People buying art for the church stopped and mainly Protestant artist in the North, begin an era of Genre art, which is pictured scenes from life, such as landscape, domestic settings, parties, inn scenes, and street scenes. Genres were down-to-earth or imagined by the artist using mediums that included painting, genre prints, genre photographs, and other art mediums. Bruegel’s drawing and paintings are considered Renaissance Flemish Baroque paintings, which is art from the Southern Netherlands during the 16th and 17th centuries. Bruegel’s paintings were an invention of moving away from the princes, queens, kings and wealthy divine paintings, to the life of the peasants. The common people caught the eye of Bruegel, possibly from the political and religious conflict that surround him in his world.
Political movements in the early1600s caused bitterness for the people living in the Netherlands, which most likely affected Bruegel’s art. However, there is not documentation of Bruegel’s political beliefs and the art work stands alone without the mysterious life story of Bruegel. Van Mander wrote in his book, Het Schilder-Boeck, that Bruegel requested from his wife that she destroy some of the drawings and paintings of his because the contents may cause trouble with the Catholic Church. Could this be an indication of his disagreement with the Catholic Church, although, Bruegel remained Catholic and this is known because his funeral was in the Catholic Church.
Bruegel moved from Antwerp to Italy in 1551 then back to Antwerp in 1554, fascinated by the Alps, he created landscape drawings in ink, perhaps, he also studied Italy’s great works of art. Hieronymus Cock, the owner of a publishing house called, Four Winds, partnered with Bruegel, who mastered in prints of landscapes and parables. Bruegel separated his work from the iconographic tradition paintings and sold many of his prints to the prominent humanist in Antwerp.
In Matthew 15, Jesus is teaching the disciples about what pollutes the life of the people. After speaking to the Pharisees and religion scholars on how they have used God to create their own rules, Jesus speaks the scripture in Isaiah 29:13:”These people come near to me with their mouth and honor me with their lips, but their hearts are far from me. Their worship of me is based on merely human rules they have been taught.” (Isaiah 29:13, Bible, New International Version, NIV) The disciples are concerned and wonder if Jesus realizes that he has upset the Pharisees.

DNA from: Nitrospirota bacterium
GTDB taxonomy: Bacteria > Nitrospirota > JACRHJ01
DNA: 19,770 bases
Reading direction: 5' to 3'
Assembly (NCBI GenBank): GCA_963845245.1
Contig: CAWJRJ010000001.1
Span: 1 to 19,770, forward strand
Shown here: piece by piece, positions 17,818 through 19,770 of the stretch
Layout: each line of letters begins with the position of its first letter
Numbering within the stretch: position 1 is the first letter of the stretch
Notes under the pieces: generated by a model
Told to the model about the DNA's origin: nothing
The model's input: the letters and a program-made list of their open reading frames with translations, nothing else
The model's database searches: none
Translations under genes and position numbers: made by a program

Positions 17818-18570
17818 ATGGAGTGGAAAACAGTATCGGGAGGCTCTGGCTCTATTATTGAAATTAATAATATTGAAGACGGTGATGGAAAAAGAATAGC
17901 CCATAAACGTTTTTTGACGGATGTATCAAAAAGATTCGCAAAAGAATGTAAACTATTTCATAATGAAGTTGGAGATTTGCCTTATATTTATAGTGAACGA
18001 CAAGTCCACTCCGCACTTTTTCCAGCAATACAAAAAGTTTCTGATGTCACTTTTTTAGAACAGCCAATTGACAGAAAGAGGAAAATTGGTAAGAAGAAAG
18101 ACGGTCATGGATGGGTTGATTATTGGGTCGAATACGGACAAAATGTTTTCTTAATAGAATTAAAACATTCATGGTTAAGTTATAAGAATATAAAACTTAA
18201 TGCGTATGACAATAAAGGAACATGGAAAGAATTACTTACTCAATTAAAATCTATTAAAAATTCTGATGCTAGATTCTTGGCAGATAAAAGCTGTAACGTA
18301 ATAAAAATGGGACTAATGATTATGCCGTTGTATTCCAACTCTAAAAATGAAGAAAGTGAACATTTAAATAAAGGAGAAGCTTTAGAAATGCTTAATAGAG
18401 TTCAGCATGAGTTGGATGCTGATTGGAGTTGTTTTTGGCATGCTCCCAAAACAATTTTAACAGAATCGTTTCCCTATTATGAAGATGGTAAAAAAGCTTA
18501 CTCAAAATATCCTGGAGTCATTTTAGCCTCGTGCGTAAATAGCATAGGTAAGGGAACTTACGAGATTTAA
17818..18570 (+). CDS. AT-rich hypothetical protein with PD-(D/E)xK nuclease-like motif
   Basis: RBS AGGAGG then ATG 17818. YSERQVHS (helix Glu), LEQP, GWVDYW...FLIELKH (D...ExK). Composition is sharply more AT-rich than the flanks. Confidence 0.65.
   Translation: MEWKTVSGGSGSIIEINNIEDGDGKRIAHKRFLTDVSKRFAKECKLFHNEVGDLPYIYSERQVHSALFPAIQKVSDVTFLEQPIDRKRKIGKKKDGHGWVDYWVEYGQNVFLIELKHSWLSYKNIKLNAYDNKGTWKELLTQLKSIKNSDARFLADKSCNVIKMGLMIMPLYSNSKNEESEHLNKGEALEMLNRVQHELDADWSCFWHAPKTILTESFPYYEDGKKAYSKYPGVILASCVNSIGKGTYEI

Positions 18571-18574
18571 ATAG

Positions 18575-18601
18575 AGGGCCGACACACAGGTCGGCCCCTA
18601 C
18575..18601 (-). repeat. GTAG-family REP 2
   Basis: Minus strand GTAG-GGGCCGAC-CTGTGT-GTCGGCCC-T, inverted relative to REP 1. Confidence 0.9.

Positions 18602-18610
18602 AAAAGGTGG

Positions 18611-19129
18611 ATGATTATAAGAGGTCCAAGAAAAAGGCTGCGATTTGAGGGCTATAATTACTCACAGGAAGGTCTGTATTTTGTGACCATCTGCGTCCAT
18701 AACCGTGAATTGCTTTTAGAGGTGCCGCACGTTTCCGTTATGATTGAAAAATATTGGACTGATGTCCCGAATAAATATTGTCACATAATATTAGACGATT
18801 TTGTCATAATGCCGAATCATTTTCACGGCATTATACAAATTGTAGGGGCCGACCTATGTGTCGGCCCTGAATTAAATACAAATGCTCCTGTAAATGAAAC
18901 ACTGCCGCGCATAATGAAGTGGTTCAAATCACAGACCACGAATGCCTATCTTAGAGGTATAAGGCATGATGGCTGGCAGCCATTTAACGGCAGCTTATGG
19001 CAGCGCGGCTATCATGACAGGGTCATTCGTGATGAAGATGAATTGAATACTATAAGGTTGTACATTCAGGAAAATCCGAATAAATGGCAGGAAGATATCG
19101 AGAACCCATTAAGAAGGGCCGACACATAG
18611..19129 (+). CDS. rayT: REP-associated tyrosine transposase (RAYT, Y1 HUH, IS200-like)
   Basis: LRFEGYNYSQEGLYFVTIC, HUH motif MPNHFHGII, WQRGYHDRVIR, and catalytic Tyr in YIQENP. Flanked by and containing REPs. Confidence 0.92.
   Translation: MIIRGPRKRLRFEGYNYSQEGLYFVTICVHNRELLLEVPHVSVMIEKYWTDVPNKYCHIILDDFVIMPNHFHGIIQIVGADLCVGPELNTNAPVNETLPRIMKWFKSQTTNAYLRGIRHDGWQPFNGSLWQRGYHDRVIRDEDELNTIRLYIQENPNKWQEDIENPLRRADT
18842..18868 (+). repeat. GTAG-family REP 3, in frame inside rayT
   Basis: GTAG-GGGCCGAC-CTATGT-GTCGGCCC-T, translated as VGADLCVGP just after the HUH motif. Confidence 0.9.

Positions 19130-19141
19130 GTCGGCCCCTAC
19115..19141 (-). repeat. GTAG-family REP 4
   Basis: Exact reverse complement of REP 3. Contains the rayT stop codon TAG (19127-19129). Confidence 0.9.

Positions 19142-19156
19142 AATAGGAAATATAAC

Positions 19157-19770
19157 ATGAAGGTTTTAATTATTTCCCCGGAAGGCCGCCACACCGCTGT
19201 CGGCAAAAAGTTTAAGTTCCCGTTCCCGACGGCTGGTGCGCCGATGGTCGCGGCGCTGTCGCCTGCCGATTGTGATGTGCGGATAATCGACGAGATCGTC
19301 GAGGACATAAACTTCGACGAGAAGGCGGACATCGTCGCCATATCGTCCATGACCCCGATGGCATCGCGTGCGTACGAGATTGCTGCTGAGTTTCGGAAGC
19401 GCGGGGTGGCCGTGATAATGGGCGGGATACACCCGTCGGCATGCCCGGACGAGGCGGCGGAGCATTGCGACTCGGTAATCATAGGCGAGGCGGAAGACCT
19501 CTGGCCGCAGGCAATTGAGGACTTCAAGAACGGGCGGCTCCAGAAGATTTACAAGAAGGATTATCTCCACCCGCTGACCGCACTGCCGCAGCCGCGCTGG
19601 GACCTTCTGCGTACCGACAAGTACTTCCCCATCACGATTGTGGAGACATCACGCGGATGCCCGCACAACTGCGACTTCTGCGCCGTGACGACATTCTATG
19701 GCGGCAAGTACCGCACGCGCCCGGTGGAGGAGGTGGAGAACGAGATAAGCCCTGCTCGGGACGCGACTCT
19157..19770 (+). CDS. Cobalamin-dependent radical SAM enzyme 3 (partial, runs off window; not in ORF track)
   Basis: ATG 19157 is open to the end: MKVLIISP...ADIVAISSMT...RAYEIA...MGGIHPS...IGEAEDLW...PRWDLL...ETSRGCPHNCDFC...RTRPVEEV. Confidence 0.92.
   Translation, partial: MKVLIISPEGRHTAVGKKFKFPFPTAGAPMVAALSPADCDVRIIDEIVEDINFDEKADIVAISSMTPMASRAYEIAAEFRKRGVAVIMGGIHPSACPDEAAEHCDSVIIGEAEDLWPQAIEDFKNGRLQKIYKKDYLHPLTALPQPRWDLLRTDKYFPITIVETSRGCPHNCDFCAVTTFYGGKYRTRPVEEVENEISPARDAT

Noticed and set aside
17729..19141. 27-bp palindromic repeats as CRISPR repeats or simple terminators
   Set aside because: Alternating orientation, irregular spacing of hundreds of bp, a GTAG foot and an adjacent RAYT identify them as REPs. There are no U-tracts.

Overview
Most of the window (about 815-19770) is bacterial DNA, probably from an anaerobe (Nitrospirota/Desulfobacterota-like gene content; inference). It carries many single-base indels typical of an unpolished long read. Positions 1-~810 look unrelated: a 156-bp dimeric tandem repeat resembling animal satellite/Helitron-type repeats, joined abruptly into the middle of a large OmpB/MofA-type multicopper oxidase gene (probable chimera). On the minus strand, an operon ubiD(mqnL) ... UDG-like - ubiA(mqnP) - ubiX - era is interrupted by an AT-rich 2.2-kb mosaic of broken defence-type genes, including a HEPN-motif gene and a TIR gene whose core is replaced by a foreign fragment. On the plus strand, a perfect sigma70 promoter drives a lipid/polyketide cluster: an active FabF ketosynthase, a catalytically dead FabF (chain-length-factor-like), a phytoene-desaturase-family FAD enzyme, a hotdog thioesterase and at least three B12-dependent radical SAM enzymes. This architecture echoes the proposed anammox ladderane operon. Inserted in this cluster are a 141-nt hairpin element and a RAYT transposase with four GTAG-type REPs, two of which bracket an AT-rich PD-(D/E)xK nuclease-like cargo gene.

Jesus answers the disciples, “Every plant that my heavenly Father has not planted will be pulled up by the roots. Leave them; they are blind guides. If the blind lead the blind, both will fall into a pit.” (Matthew 15:13-14, NIV) Jesus explains the parable as what comes from the heart of man spills from their month and it is evident what it is their heart. The sins of man make the man unclean. In other words, spiritual blindness follows the spiritually blind.
Bruegel wanted the peasants to know the real Jesus, the one who came for the weak and the poor.
Jesus then, tells the parable of the Canaanite women who’s daughter is terribly suffering from a demon. She begs for mercy and Jesus says that she has faith, the women called out to Jesus and recognized Him as the one who heal her daughter. Jesus came for the sick not the healthy, or those who considered themselves healthy as did the Pharisees. Perhaps, Bruegel painted his painting with beautiful peasants as a way to love the ones who were caught in following the rules of the church, blind to making their own choices with God. Blind to the ways in which they are invited to a personal relationship with Jesus. Therefore, it may be that Bruegel wanted the peasants to know the real Jesus, the one who came for the weak and the poor.
In the last recorded art that Bruegel painted one year before his death in 1568, tells the story of spiritual blindness. The painting named, The Parable of The Blind, or The Blind Leading the Blind is muted in hue, conveying a sorrowful tone of despair. The painting shows the sadness of the spiritual state of the blind men. The leader has fallen into the stream and it probably already dead and the next blind man is without hope, already falling into the pit, and the third is sure to follow the same fate, as with the fourth, fifth and sixth blind men. Each of the last four men has a hand on the shoulder of the blind man in front of the other. The third blind man has taken his hat off, with the sense that he is going down and desires to save his hat, not even thinking of crying out to Jesus, the only one who can save him.
The fourth man has his stick behind him, feeling the way of where he has been, instead of choosing to know where he is going, fully trusting the man ahead, instead of looking to Jesus as the gate and listening to God as his leader. The blind beggar line has been destined for forever death as they choose their fate. The imaginary lines of the row of blind men point to the edge of the pit, where there is no water. The path that they walk is dead, the grass and trees are dead.
A church in the horizon of the painting is identified as the Sint-Anna Catholic Church located in the village of Sint-Anna Pede in Itterbeek, Belgium. The name Sint-Anna Pede is named after a stream that flows through the village. The grass is green and a river flows with a horse drinking from the stream, animals are tended by a farmer not far from the line of the fallen blind. Does he see them? The farmer cannot save them, only a cry out to God will help them. The farmer has heard Jesus’ parable, “Leave them; they are blind guides.” (Matthew15:14, NIV)
Bruegel has given the parable life to those who suffer under the man-made rules that cause us to live in bondage
Bruegel has given the parable life to those who suffer under the man-made rules that cause us to live in bondage. These rules are tools to keep us away from God, away from crying out for help to our Lord, who is willing to take our hand before we fall into a dry barren pit. True life is the presence of green pastures and an ever flowing stream of living water. It may be that Bruegel intended to blame the political and religious mess and make them the blind men in his painting, I believe that the painting, as in all of the parables of Jesus, has something to say for today.